Core Advancement Proposals (CAP) and Stellar Ecosystem Proposals (SEP) are a formal way of documenting proposed standards to improve various aspects of the Stellar Network. These function similar to EIPs and BIPs from the Ethereum and Bitcoin communities respectively. CAPs and SEPs represent the culmination of open discussions that you can join by signing up for the Stellar Developer Google Group.

Active Discussions

There was no hot topic to single out on the dev mailing list this week, so I’ll highlight a few ongoing conversations instead:

Two-Part Payments (CAP-0023) — Back in May 2019, this Github issue started a discussion about how to provide an easier deposit workflow when users don’t have a trustline or an account. In December, Jon Jove shared an updated version of a protocol-level solution to that issue—CAP-0023—with the dev mailing list. It proposes separating the sending of a payment from its receipt by creating something called a claimable balance. Issuers can send a claimable balance to an account without first walking the recipient through the process of acquiring minimum reserve lumens and creating a trustline. Have thoughts on ways to improve the user onboarding experience? This discussion is for you.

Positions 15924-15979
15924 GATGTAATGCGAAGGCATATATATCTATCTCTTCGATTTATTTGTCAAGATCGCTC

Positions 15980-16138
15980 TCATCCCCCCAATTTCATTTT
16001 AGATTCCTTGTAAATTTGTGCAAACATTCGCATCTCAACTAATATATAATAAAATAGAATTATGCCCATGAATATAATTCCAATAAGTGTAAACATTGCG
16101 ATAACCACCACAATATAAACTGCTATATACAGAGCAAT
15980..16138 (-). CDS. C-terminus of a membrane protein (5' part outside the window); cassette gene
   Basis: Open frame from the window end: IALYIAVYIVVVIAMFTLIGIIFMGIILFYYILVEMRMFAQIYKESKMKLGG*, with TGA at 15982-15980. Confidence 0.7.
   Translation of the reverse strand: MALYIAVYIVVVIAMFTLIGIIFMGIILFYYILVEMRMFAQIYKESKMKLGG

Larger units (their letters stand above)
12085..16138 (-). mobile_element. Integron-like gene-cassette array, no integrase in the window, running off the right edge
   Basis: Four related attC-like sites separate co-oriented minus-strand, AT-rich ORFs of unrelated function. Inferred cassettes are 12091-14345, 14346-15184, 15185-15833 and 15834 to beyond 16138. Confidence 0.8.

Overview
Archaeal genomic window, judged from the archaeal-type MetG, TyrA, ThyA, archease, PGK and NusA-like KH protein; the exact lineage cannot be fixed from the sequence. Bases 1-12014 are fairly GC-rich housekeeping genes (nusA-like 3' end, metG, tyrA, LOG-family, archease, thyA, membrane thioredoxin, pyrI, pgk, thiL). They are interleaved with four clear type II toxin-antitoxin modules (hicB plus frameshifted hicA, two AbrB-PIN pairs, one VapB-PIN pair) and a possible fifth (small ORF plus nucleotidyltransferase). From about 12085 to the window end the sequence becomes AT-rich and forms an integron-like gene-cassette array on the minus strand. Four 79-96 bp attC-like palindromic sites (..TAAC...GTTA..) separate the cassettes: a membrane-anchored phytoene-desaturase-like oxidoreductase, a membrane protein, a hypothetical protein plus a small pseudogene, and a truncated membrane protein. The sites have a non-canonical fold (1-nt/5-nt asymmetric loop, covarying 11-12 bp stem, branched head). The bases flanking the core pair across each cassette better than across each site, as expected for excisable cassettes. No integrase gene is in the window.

Account Memo Requirements SEP — Highlighted last week, this early-stage SEP aims to provide a standard way to define transaction memo requirements for incoming payments. It’s an attempt to fix the “I forgot my memo” problem, and while it doesn’t require a change to the protocol, it does require buy-in from exchanges and wallets that map a single Stellar address to multiple users. Strong opinions about whether multiplexed accounts should be fixed at the SEP or CAP level? This discussion is for you.

Reserve held by another account — Should we add a feature to Stellar where one account can hold the reserve for any number of other accounts? The use case: a Stellar wallet or app that doesn’t want users to have to be worry about network reserves. Abstracting away the fairly complex world of reserves makes things a lot prettier for users. Worth doing? If so, what would it look like? If you have answers, this discussion is for you.

Stellar works better the more you participate, so if if you’re full of bright ideas or brimming with strong opinions, please, join the discussion.

Merged PRs

Three PRs were merged on the CAP and SEP front this week:

The CAP for removing NO_ISSUER results (aka CAP-0030) proposes improving the simplicity of operations on the network by removing a suite of unnecessary errors.